In the Florida, the Legislature enacted a waiver of sovereign immunity through Florida Statute § 768.28, allowing the state government, including counties, municipalities, and other agencies to be sued for various causes of action, including negligence. However, as a compromise for allowing lawsuits, the Legislature placed a cap on the amount of damages the entity could be liable for. Currently that cap is $200,000 per person, up to $300,000 per the same incident or occurrence.
This statute was at the heart of debate when the Florida Supreme Court heard the case of Enock Plancher v. UCF Athletics Association, Inc., a few months ago. Their decision was released on May 28, 2015.
In 2008, Ereck Plancher passed away during football practice at the University of Central Florida (“UCF”). His parents filed a negligence lawsuit against UCF and the UCF Athletics Association (“UCFAA”), claiming they were negligence in supervising and training their staff, which was the cause of Ereck’s passing. Prior to the jury trial, UCFAA filed a motion arguing they were entitled to sovereign immunity under Florida Statute § 768.28, because they argued they were under the control of a government entity. The trial judge denied that motion.
Fast-forward to 2011, a jury in Orange County, Florida, compensated the Plancher family $10 million in damages for the death of Ereck. UCFAA quickly appealed this decision and again argued they were entitled to sovereign immunity, and thus only liable for the statutory cap on damages. The Fifth District Court of Appeals agreed reversing the judgment finding that UCFAA is sufficiently controlled by a state agency and remand for the trial court to enter a judgment of $200,000. This triggered the Plancher family to appeal the decision to the Florida Supreme Court.
The Florida Supreme Court began their analysis by stating it is undisputed that UCF meets the definition of a state agency under Florida Statute, § 768.28. They then take it a step further and opine that since UCF maintains control over the Athletic Association by controlling its board of directors, approving amendments to bylaws, budgeting, and UCF athletic director runs the day-to-day operations, that “UCFAA is primarily acting as an instrumentality of UCF, it is a state agency or subdivision entitled to limited sovereign immunity under § 768.28.” However, the Florida Supreme Court reversed the Fifth District Court of Appeals decision on the amount of the verdict to be entered, directing that the actual jury verdict award of $10 million be entered and recorded.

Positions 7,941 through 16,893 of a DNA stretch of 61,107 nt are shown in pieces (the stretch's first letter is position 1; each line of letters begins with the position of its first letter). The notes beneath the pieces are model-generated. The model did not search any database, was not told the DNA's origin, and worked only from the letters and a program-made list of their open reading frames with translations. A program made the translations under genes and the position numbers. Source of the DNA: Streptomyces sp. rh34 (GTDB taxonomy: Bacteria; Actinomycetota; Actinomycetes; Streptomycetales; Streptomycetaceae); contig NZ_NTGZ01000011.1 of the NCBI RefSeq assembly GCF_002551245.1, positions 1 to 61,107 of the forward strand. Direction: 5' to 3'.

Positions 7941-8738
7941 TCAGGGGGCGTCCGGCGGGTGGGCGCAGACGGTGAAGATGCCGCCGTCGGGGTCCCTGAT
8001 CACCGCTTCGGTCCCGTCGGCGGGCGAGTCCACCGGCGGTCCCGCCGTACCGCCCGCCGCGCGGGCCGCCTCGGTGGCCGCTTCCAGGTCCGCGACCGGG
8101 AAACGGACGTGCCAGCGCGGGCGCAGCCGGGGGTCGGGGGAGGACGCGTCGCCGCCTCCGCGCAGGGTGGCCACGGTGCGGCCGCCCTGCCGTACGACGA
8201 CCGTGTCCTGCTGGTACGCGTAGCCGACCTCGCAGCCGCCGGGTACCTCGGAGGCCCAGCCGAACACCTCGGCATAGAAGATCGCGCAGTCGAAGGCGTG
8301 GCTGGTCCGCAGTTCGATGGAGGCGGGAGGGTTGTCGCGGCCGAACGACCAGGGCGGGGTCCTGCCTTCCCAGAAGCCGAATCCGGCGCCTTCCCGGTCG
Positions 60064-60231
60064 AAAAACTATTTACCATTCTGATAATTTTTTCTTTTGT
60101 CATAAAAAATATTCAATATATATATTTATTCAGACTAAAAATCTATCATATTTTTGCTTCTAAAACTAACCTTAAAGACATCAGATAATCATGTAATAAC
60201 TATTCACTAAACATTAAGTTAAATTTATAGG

What this means is that the trial court will record a $10 million verdict in favor of the Plancher family, but UCFAA is only liable to pay $200,000 of those damages. This has many people wondering how the Plancher family get the remaining $9,800,000.
Florida Statute, § 768.28 allows for injured parties to seek recovery of the damages above the statutory cap by action through the Florida Legislature. This process is known as a “claims bill.” Effectively, the Plancher family must seek a Florida legislator to sponsor and present a bill asking for the excess damages above the cap to be awarded. However, these bills are rarely passed by the Florida Legislature and even incredibly difficult to collect. One of the most active sessions of claims bills was in 2012, when 11 claims bills were approved totalling almost $40 million. It will be interesting to see if the next legislative session the legislators are presented with a claims bill for the Plancher family and whether it gets signed.
This decision also raised the question as to the statutory cap on damages that governmental entities have in wrongful death cases. Should the Florida legislature create a different statutory cap if it is premised in wrongful death versus a personal injury case. Currently it does not matter the severity of the injury, the cap is $200,000/$300,000. But perhaps carving out an exception to increase the cap in wrongful death cases would more adequately compensate the families of wrongful death victims when the defendant happens to be a state agency or entity.
Obtaining his law degree from the Dwayne O. Andreas School of Law—also known as the Barry Law School—Mr. Primrose received high honors in the Litigation Honors Certificate program before graduating in 2013. That same year, he joinedWooten Kimbrough, P.A. where he focused on litigating personal injury matters.